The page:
100% Reliable Flash Photography

Back in the ‘bad old days’ when I was shooting seriously for stock agencies  I had to learn to master flash photography not only for studio shots but also for outdoor and location portraiture. I learned the art of flash photography by reading books and mostly by practice, practice, practice… and then more practice (did I say I had to practice a lot?). I sure could have used a good resource that simplified the complex technical aspects of flash photography — if only to save processing costs on hundreds of rolls of film!

Fast forward to today and you can find all sorts of resources on the web about flash photography and specifically how to use your Nikon or Canon flashes to create professionally lit portraits anywhere. The problem is that I have not found one resource that covers everything you need to know from lighting theory to practical lighting set-ups in an easy to understand matter, until now. I really like Ed Verosky’s new e-Book 100% Reliable Flash Photography – How to Get Amazing Light in Any Situation. I especially appreciated Ed’s Standardization Principle where you get proven formulas to get results in any lighting situation. If you need to use flash in your photography (editorial, portrait, wedding, or  sports photography) then I suggest you pick up Ed’s e-Book ($9.95) . I am now using some of his 15 proven lighting techniques to help me get back up to speed with flash photography – even old dogs can learn new tricks!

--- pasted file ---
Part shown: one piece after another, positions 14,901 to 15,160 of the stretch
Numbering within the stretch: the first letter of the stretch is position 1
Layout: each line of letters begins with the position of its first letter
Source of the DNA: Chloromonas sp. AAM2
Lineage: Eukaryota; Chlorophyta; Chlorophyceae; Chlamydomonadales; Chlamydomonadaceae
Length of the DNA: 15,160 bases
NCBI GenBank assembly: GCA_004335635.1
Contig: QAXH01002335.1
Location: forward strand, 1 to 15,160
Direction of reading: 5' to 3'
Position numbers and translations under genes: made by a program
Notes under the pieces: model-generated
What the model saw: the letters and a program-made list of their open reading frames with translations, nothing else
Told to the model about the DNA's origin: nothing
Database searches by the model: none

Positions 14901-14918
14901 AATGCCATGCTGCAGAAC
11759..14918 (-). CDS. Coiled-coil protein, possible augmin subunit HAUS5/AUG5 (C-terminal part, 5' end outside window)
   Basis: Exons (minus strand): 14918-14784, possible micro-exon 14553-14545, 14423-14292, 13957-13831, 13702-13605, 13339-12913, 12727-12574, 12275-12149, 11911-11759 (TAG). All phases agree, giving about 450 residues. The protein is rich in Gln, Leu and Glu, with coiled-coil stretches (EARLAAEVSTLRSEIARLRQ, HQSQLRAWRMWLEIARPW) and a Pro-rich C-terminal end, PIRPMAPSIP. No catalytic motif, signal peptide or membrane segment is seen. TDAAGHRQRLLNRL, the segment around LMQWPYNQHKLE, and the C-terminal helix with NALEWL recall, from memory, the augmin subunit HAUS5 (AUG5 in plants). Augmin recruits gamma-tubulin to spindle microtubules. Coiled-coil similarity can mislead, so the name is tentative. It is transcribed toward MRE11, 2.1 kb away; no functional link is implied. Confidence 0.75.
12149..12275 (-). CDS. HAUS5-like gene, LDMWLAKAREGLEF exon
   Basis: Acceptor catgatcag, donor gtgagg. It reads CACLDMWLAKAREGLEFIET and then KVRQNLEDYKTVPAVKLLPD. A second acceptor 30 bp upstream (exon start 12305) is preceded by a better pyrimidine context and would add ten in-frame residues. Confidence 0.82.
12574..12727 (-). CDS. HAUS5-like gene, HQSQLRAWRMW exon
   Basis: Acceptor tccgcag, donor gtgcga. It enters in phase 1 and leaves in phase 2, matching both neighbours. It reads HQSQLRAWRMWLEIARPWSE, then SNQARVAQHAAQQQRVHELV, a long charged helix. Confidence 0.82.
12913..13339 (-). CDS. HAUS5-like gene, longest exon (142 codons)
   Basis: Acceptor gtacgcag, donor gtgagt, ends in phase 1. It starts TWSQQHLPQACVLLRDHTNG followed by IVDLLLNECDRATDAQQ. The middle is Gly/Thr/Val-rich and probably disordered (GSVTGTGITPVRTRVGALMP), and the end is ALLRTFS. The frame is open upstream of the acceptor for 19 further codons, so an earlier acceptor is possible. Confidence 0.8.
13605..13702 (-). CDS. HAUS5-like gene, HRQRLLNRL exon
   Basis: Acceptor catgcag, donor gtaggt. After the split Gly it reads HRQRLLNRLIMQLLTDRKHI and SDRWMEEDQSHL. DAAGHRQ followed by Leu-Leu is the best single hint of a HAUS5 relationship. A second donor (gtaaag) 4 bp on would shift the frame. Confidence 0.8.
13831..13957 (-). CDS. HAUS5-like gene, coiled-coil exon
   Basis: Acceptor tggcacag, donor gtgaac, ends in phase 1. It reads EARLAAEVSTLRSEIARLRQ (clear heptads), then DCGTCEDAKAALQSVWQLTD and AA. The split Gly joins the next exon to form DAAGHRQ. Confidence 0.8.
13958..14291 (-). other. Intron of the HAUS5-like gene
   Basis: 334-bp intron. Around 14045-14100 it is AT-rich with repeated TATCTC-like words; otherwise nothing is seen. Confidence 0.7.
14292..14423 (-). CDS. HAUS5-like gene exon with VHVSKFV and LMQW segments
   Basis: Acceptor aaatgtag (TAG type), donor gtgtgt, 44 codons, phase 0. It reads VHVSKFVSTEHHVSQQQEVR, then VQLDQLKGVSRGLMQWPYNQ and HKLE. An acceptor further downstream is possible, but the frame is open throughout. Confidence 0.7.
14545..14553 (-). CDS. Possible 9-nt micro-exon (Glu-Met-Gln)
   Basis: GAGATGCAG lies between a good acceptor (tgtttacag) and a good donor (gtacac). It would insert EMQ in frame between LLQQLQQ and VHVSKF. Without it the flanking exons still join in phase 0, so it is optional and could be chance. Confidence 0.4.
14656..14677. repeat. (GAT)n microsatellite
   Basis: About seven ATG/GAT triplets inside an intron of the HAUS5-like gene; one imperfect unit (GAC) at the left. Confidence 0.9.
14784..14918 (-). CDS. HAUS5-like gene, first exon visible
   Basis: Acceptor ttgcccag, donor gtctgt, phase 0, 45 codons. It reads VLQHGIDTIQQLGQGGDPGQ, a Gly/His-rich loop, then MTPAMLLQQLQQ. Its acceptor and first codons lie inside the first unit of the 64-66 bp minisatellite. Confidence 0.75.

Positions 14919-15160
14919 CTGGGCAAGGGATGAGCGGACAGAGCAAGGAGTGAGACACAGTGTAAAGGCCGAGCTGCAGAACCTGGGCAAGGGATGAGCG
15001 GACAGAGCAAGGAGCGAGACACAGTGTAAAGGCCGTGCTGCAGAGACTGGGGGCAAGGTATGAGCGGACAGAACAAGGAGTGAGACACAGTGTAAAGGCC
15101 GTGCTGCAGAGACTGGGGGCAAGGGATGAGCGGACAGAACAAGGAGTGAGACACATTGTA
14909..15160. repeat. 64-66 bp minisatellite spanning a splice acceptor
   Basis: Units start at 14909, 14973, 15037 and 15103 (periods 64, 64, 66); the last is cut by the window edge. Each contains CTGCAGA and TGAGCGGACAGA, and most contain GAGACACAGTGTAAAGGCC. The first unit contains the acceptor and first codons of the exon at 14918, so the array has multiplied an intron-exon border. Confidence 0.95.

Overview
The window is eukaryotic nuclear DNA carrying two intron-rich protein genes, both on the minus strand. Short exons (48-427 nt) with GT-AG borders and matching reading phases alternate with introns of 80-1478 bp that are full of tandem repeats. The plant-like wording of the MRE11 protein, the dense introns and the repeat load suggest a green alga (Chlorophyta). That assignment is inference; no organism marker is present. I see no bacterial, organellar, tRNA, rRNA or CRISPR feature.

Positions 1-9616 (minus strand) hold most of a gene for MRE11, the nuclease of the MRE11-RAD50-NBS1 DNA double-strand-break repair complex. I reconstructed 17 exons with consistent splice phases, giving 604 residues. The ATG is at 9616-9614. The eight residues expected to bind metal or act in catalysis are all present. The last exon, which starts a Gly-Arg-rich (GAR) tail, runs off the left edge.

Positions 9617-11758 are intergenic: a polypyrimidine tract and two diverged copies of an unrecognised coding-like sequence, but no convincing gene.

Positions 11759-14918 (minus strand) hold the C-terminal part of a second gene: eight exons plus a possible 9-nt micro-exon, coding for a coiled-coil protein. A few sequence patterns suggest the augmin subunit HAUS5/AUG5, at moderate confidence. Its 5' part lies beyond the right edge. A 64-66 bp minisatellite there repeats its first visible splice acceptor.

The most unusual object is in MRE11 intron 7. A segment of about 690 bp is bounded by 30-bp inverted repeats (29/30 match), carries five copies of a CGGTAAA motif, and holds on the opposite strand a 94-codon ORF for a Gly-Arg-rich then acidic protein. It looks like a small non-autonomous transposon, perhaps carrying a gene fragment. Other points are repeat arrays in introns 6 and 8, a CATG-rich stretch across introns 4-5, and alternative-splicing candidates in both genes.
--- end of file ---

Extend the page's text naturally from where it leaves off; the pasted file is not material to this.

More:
Click here to order Ed’s Flash e-Book

©Darwin Wiggett - off camera fill flash

7 Responses to “100% Reliable Flash Photography”

  1. First off, awesome portrait! LOVE the glasses nad hat! Nice perspective, too.

    Thanks for the heads-up on the book! Sounds like exactly what I’ve been looking for. I don’t think I will ever be able to use the sentence “I’ve mastered flash.” I consider it my nemesis! 😉

  2. Hi Darwin, I always loved this one and was always wondering about the lighting you used… did you use any diffusers on the flash? Looks too nice to be just direct…

  3. Great portrait!

    Seems to me it’s a bare flash/speedlite at camera right, judging by the shadow off the hat on his chest.

    However the highlighted lips makes me wonder where this second light is coming from. Maybe midday sun from above, like 90 degrees?

    Thanks for the tips!

  4. Lovely portrait, Darwin! Love the (huge) glasses, great look!

    Thanks for the info on the book, I put the link on my blog. 😀

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